- Gauntlet is released the same year. Though also not quite an ARPG in itself, it is save to assume that without Gauntlet, there would be no Diablo (and in consequence neither most other WARPGs we know today).
Auto Duel (C64)
- Gemstone Healer, sequel to Gemstone Warrior.
- Conceived as an RPG for dummies, David Joyner's Fairy Tale Adventure might be the first western game that fits all modern ARPG definitions without fail, finally causing some steam for the (nowadays) classical top-down ARPG in the west.
- Dungeon Master brings 1st person real-time RPGs en vogue. With a fighting system based on intervals slightly resembling the later Final Fantasy ATB, it is also no "true" ARPG, though. Aside from a sequel, tons of games follow its formula for combat, among them Bloodwych (1989), Eye of the Beholder (1991), Black Crypt (1992), Lands of Lore (1993).
- Macrocom delivers a follow-up to Icon with 7 Spirits of Ra. The game takes place in ancient egypt.
Faery Tale Adventure (Amiga)
- Times of Lore (Origin Systems). The NPC interaction is as complex as you'd expect from an Origins game at that time, there's no character generation but a selection of three pre-built heroes, and the combat is fully realtime action. Might or might not be the first game with jiggle animation for the female protagonist.
- Hero's Quest: So you want to be a Hero (later renamed to Quest for Glory because of legal issues with Milton Bradley's board game) at one hand was a typical Sierra adventure, but also featured different stats and classes for the characters, which have a huge influence on how the game is played, as well as action based combat.
- Hillsfar is more like an RPG/Mini Game compilation. Arcade style combat takes place only in the Arena.
- Windwalker is the sequel to Moebius and fares much better thanks to icon-based mouse controls.
- Also: Gauntlet II.
Quest for Glory (DOS)
- Darkspyre by Event Horizon Software could be seen as another antecede for Diablo, albeit with fixed dungeon layouts.
- Origin's Bad Blood is similar to Times of Lore, but shifts gameplay even more towards action-adventure and is set in a postapocalyptic future where one of three mutant spies is sent out to investigate and avert human war plans.
- In The Keys to Maramon, a spin-off of the The Magic Candle series, the player gets to chose between four characters and then has to protect the town of Maramon against invading monster hordes. The game features a day/night circle: At night all shops are closed and the fiends start storming in.
- Quest for Glory continues with its first sequel, the main character can be imported in good, old-school RPG fashion.
Bad Blood (DOS)
- Two games based on Norse mythology are released that year. In Dusk of the Gods, Event Horizon builds upon their groundwork laid with Darkspyre, while the Britains at Core Design put themselves on the genre map with Heimdall.
- Conan the Cimmerian hails as the first licensed ARPG not based on a pen&paper or tabletop game. For combat the game switches to a fighting game-style 1-on-1 sideview.
- Another licensed title, Robin Hood: Prince of Thieves, was adjusted to tie in with the Costner movie just in time, leaving an unfinished feel about the game. Released for Game Boy and NES, it is the first console exclusive western ARPG.
- Gauntlet III: The Final Quest (Won't be mentioning any more episodes of Gauntlet beyond this. With the genre as developed and defined as it is by now, the series just doesn't cut it anymore.)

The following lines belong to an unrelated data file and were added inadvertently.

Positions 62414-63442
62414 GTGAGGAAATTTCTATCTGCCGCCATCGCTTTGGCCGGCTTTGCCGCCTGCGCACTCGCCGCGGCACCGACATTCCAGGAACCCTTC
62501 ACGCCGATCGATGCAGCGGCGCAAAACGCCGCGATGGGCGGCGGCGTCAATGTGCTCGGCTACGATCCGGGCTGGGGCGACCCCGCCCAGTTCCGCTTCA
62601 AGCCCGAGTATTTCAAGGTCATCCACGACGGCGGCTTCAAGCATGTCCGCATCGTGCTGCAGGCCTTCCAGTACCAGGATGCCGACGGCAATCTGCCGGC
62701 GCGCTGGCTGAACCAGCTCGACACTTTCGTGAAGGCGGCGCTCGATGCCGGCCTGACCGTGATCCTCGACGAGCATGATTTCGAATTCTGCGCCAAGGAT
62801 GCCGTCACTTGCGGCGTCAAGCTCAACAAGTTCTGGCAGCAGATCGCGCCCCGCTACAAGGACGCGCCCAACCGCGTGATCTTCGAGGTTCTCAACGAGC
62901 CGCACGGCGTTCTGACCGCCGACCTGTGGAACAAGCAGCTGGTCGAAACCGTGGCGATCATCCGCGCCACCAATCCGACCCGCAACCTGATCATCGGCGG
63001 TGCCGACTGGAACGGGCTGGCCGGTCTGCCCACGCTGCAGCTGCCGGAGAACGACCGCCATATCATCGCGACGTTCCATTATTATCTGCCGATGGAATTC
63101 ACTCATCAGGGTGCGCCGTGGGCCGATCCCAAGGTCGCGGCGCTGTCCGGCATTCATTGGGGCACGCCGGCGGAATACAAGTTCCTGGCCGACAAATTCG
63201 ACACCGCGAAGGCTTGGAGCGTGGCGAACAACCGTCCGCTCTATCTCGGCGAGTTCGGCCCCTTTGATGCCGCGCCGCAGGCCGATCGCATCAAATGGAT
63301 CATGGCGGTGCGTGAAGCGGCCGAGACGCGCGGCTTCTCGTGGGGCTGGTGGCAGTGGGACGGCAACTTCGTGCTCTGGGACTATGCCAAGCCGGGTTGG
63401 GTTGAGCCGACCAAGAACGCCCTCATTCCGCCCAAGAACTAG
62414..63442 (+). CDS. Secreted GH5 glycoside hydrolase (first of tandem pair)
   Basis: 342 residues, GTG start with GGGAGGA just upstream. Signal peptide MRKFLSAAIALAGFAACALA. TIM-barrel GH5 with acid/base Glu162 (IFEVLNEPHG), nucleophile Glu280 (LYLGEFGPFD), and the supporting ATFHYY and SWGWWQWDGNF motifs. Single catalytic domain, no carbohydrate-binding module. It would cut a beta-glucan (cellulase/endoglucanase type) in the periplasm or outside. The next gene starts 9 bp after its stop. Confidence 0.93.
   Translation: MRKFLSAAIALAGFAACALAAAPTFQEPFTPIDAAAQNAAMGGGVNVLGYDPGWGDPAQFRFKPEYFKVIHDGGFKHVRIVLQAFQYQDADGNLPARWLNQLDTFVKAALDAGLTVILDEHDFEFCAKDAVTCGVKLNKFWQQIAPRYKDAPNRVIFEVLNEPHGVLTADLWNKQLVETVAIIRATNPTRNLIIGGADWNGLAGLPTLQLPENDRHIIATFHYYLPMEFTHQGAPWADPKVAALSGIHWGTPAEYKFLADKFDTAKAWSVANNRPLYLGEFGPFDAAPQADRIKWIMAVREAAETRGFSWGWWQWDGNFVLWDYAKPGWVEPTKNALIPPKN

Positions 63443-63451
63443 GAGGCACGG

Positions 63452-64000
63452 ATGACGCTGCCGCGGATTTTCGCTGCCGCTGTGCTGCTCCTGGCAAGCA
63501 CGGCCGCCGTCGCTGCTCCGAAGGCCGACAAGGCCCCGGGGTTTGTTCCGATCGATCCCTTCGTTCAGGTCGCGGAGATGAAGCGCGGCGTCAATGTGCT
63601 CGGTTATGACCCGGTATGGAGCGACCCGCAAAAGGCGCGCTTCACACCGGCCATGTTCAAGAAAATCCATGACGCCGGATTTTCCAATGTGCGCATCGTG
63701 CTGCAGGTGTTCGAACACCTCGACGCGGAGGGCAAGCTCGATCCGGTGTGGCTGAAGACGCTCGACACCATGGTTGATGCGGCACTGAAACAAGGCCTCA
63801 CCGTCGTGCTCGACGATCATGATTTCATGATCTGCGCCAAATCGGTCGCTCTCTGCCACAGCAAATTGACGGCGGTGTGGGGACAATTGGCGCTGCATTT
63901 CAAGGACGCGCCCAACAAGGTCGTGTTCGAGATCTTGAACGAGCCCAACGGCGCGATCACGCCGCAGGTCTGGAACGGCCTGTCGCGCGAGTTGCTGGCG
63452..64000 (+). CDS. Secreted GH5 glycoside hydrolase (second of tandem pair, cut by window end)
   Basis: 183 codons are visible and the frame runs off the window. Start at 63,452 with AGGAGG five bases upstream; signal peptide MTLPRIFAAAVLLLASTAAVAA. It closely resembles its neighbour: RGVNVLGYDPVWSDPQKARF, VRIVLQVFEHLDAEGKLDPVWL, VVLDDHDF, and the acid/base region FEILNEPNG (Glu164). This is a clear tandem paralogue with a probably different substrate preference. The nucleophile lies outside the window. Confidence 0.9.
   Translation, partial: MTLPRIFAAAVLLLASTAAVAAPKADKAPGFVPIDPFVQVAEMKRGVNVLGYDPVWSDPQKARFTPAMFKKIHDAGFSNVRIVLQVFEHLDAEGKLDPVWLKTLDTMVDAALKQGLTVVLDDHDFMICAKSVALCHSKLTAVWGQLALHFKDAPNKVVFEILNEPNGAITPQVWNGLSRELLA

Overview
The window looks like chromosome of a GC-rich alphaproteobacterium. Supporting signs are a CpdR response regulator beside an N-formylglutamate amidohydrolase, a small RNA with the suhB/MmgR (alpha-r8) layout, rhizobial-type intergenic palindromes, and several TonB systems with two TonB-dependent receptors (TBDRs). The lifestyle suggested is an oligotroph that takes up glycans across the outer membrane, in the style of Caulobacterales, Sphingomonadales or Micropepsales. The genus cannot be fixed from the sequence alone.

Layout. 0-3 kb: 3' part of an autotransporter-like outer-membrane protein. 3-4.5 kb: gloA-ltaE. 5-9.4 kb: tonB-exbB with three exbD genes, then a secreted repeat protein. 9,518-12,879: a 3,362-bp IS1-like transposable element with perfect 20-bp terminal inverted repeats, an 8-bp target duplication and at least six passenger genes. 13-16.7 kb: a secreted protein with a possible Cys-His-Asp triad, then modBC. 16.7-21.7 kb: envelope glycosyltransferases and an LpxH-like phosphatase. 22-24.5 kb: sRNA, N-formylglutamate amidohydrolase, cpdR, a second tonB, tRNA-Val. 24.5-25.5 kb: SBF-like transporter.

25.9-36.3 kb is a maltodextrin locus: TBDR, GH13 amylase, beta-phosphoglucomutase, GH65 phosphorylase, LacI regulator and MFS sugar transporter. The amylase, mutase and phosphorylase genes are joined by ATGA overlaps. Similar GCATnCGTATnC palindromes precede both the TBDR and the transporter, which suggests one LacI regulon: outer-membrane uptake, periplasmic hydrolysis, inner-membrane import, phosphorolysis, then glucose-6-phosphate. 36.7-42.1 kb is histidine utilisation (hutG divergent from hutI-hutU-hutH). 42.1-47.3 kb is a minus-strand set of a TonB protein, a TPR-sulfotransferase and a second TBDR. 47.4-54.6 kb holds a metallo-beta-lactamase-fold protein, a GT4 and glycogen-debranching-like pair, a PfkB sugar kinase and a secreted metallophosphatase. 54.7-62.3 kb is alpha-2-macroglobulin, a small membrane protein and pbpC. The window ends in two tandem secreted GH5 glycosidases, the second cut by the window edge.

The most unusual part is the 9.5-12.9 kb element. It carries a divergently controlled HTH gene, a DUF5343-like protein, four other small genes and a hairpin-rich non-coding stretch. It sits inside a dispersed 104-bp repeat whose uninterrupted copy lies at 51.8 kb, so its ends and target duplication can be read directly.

Dusk of the Gods (DOS)
- Ultima VII makes first (very slight) concessions towards a more action-oriented combat by introducing realtime.
- The big attraction of the year is Ultima Underworld, though, with its real-time rendered 3D world, predating even Wolfenstein 3D.
- Event Horizon bring a direct sequel to their 1990 debut, called The Summoning, so in this year one of the last great 2D dungeon crawl ARPGs (for a while) meets the first great realtime-3D dungeon crawl ARPG.
- Sierra releases Quest for Glory III.
Ultima Underworld (DOS)
- Ultima Underworld II is released, but doesn't stray much from the paths laid out by the first game.
- Event Horizon in the meantime explore more adventure-esque paths with Veil of Darkness (which in a way anticipates their much later game Sanitarium). This is their last game before closing and reforming as DreamForge Intertainment.
- In Hired Guns by DMA Design a team of 4 cyber agents infiltrate futuristic complexes in real time over 4-splitscreen, similar to the Dungeon Master formula. Quite a stressful task for a single player, so the game also supports multiple players simultaneously. (For comparison, the first big Japanese multiplayer ARPG, Secret of Mana, was released the same year).
- Only one year after the third part comes Quest for Glory IV.
- Warren Spector, formerly of Origin System, changes the world with System Shock and its genius mixture of RPG and FPS elements.
- Probably through influences from Japan, western developers by now also seem to discover the console-style ARPG for themselves. SSI's Al Qadim: The Genie's Curse would have worked just as well on the Genesis or SNES
- Interplay for once releases an ARPG that isn't a straight port of a computer game, but adjusted to what they deemed suitable for the platform - J.R.R. Tolkien's Lord of the Rings Volume One for the NES has (other than shared source, art and music) little in common with its PC counterpart, which is a traditional turn-based RPG. With a party of up to five, each of which can be controlled by a human player, it has the highest simultaneous player count in an offline ARPG ever.